Tesla CEO Elon Musk said Thursday the electric vehicle maker will begin producing over-the-road semi-trucks despite lacking the requisite battery technology.
Musk, who owns more than 20 percent of Tesla, told his Twitter followers that the company will unveil an electric semi-truck in September. He did not mention the specific date that Tesla’s groupies might expect the truck.
The Tesla Semi has been long anticipated. The program is part of Musk’s so-called Master Plan 2, which stated last July that the Tesla Semi will “deliver a substantial reduction in the cost of cargo transport, while increasing safety and making it really fun to operate.”
Tesla Semi truck unveil set for September. Team has done an amazing job. Seriously next level.
— Elon Musk (@elonmusk) April 13, 2017
The first part of Musk’s master plan was implemented in 2006, which promised Tesla shareholders and customers that the California-based company would produce high-end electric vehicles.The results are a mixed bag, especially on the business end.
Even though it managed to help the company generate about $1.7 billion from selling its cars, and another $500 million from zero-emission vehicle credits, Musk’s master plan resulted in the company spending $2.1 billion on R&D, and another $4.1 billion in capital investment, leaving Tesla with a deep deficit. The company has not made a profit in 13 years.
Electric vehicles have a limited range of about 250 miles per charge, but the Tesla Semi would have an even shorter range. The truck would need an enormous 23-ton lithium-ion battery to power it the 500-mile range most semis achieve, according to German engineering firm Siemens.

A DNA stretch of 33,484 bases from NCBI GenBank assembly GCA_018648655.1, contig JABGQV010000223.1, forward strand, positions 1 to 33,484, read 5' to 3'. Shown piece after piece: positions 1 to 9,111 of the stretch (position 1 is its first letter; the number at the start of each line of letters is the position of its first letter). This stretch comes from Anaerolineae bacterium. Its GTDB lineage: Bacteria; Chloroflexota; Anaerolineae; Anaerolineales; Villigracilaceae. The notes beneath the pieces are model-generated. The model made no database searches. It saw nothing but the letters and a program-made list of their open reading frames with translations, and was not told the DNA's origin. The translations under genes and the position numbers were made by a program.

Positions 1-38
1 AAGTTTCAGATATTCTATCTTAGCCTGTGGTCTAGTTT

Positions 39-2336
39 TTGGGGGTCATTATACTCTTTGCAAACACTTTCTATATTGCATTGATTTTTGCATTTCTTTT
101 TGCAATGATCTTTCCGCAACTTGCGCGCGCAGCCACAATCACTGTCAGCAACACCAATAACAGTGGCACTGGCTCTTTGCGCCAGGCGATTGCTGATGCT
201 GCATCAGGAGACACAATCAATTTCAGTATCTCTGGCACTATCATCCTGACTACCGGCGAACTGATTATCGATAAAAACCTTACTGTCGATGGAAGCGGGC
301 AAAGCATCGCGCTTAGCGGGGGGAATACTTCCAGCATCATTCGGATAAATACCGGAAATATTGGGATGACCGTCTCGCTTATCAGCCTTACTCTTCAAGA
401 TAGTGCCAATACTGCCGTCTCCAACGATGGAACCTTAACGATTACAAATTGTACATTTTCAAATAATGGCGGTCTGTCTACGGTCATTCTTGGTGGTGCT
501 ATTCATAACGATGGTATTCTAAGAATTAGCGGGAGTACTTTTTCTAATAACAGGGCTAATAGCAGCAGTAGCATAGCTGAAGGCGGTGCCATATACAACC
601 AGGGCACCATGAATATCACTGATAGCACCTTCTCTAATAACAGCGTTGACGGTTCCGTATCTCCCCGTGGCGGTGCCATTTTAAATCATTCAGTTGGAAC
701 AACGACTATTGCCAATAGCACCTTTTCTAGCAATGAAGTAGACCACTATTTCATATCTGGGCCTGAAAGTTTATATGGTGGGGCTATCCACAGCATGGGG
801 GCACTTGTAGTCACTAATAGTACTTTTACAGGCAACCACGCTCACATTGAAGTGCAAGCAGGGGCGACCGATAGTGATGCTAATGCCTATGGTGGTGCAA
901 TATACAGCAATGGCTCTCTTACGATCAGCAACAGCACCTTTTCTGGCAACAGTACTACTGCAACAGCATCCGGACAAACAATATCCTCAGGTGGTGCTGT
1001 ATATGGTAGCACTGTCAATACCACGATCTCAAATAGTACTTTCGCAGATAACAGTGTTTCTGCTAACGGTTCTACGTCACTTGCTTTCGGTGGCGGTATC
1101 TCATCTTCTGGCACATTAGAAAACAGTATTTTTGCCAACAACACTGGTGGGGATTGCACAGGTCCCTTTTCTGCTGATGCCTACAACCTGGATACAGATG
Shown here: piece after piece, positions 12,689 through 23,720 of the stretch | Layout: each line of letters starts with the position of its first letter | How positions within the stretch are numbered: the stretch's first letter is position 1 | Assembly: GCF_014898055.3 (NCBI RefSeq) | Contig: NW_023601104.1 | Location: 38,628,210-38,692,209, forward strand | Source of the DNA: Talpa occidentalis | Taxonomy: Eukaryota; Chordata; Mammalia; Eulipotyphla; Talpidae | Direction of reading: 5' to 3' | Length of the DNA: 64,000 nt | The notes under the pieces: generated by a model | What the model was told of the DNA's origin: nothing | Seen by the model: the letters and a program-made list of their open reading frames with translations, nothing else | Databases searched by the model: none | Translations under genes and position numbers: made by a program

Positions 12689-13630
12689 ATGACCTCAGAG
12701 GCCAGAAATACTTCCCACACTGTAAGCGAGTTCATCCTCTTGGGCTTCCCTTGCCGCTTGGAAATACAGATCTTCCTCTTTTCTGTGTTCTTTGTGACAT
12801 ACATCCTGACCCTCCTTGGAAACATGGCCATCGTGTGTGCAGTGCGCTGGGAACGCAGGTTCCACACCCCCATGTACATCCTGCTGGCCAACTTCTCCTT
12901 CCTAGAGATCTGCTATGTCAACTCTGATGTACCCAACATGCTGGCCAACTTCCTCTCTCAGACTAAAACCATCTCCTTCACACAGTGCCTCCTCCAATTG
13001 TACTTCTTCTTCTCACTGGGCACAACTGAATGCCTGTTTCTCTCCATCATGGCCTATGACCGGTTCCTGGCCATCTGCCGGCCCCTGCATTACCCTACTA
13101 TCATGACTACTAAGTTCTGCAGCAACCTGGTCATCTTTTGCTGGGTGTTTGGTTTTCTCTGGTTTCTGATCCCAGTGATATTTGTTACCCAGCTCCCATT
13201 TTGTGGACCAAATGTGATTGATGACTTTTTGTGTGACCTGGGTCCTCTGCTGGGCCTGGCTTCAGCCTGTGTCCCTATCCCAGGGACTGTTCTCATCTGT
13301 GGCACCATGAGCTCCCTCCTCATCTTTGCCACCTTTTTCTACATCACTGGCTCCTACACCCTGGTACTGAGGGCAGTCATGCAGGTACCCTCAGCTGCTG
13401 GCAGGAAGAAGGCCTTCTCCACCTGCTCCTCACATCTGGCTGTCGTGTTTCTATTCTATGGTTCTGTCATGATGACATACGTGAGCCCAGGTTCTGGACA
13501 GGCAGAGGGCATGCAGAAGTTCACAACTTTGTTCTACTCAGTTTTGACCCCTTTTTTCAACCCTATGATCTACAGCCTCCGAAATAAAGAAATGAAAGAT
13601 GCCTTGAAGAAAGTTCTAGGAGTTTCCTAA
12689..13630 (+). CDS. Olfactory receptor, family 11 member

The battery would need to be half the weight of the truck.
Tesla’s monstrous Nevada-based gigafactory is unlikely to produce any batteries that size.
Ian Wright, a former vice president of vehicle development at Tesla who left in 2004, told reporters it’s futile for Musk to build an all-electric. He said all-electric trucks lack the energy density to haul cargo over hundreds of miles.
“It doesn’t make any sense in a long-haul application,” Wright said in 2016 shortly after Tesla revealed its Master Plan 2. “It’s off by order of magnitude.”
Analysts have suggested that Tesla’s lithium-ion battery production is the canary in the coal mine, so to speak. Battery production typically results in siginificant ecological and environmental problems, especially in countries like China and India, where graphite mines cause enormous amounts of pollution.
“It’s a PR and brand disaster waiting to happen,” Matt Stack, the co-founder of tech investment group Devonshire Research Group, told The Daily Caller News Foundation last year. “Companies that rely solely on the green image, including Tesla, will see their profit margins suffer, and brand value decline.”
Tesla uses Panasonic batteries, which uses graphite derived from mines in China, according to a report published in The Washington Post last October. The mines are raining graphite particles down on the residents of several villages in northeastern in the country.
Tesla told reporters its batteries do not include graphite from the Chinese company BTR, yet declined to identify its graphite source. Nearly 75 percent of the world’s graphite comes from the northeastern section of the China. The company’s refusal to explain where its graphite is produced could raise questions about the environmental soundness of its vehicles.
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